A hiker taking an old route across central southern Norway has stumbled across an ancient sword dating back to the Viking Age.
The wrought iron weapon was partially buried beneath rocks on a walking route in Haukeli and is 30-inches (77cm) long.
It is 1,200-years-old and an local archaeologist said that the weapon is in such good condition that if it was given a 'polish and a new grip' it would be strong enough to use today.
It was found by hiker Gøran Olsen on the border of Telemark in Haukeli and was examined by Jostein Aksdal, an archaeologist working for Hordaland County Council.
No further details are known about the well-preserved, double-edge sword and a team of experts, led by Mr Aksdal, is planning to excavate the area in the spring when the snow clears.
'It is unusual to find a sword of this type today,' said Mr Aksdal. 'It was a costly weapon, and the owner must have used it to show power.'
The Viking Age lasted for more than 300 years, between 700AD to the late 11th century.
Feared and revered for their violence, Vikings originated from Denmark, Norway and Sweden and the name comes from the Old Norse for 'pirate raid'.
Warriors often raided ships and their experience at sea led them to settle in other countries including the UK and Ireland.
Viking laws dictated that all free men were expected to own weapons, and these mainly included spears, swords and battle-axes.
They were carried for battle, but also used as status symbols.
As a result, their grips were often finely decorated silver, copper and bronze.
Swords were the most expensive to make and were a sign of high status.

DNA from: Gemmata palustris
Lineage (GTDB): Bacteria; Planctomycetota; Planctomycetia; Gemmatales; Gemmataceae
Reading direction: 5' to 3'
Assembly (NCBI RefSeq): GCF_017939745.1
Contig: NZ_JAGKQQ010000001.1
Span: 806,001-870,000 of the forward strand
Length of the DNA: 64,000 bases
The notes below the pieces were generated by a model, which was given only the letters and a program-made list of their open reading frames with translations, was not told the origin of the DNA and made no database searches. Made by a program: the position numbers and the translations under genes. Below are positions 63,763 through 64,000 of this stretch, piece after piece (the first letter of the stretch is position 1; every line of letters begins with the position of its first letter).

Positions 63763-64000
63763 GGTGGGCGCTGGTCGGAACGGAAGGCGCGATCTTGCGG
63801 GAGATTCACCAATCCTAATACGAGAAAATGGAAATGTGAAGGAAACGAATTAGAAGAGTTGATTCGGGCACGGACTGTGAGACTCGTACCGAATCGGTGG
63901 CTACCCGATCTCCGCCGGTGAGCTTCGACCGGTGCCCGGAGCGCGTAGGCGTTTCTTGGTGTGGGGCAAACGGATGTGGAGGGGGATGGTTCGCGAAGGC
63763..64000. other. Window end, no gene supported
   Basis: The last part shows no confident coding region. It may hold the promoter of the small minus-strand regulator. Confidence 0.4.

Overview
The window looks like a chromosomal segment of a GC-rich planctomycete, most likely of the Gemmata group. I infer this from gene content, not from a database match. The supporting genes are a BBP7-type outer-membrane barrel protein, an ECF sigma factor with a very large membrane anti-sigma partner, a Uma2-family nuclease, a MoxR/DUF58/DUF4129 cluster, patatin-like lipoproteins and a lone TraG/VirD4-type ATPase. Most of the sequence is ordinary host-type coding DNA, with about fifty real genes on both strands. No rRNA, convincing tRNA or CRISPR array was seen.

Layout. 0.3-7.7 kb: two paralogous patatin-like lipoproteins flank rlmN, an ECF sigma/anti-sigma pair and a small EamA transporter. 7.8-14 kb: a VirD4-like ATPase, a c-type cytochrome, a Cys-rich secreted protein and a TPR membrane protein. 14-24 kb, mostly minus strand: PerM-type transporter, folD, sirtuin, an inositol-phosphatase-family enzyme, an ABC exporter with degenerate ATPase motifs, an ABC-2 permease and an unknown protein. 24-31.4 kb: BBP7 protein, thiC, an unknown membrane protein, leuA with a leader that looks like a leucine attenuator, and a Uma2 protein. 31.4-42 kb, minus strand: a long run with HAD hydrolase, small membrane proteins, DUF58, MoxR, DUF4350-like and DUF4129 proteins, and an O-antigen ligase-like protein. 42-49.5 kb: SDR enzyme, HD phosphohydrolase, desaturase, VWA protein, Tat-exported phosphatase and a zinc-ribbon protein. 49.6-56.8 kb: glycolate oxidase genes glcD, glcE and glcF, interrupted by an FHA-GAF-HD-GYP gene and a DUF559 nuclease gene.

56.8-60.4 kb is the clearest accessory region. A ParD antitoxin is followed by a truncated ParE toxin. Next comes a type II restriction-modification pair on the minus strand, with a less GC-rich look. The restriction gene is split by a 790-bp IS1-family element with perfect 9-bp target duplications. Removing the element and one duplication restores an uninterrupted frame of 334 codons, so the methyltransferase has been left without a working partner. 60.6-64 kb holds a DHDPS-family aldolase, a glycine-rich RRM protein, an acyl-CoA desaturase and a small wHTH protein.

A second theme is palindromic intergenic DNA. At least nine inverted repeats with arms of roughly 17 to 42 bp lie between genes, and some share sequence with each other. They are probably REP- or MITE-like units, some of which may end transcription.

Some of the earliest Viking blades were created using a technique known as pattern-welding, which involved forging wrought iron and mild steel.
Later blades were printed with specific marks, believed to have been the name of the maker, such as Ulfberht.
Although it is well-preserved and strong, the sword found in Haukeli doesn't bear the marks of these superstrong, 'Ulfberht' weapons.
Around 170 Ulfberhts have been found, dating from 800 to 1,000AD and they are made of metal so pure it has baffled archaeologists.
In particular, the technology needed to forge such metal was not invented for another 800 or more years, during the Industrial Revolution.
In the process of forging iron, the ore must be heated to 1,650°C (3,000°F) to liquify, allowing the blacksmith to remove the impurities, known as 'slag'
Carbon is also mixed in to make the brittle iron stronger.
Medieval technology did not allow iron to be heated to such a high temperature, so slag was removed by pounding it out, a far less effective method.
The Ulfberht, however, has almost no slag, and it has a carbon content three times that of other metals from the time. It was made of a metal called 'crucible steel.'
It was thought that the furnaces invented during the industrial revolution were the first tools for heating iron to this extent.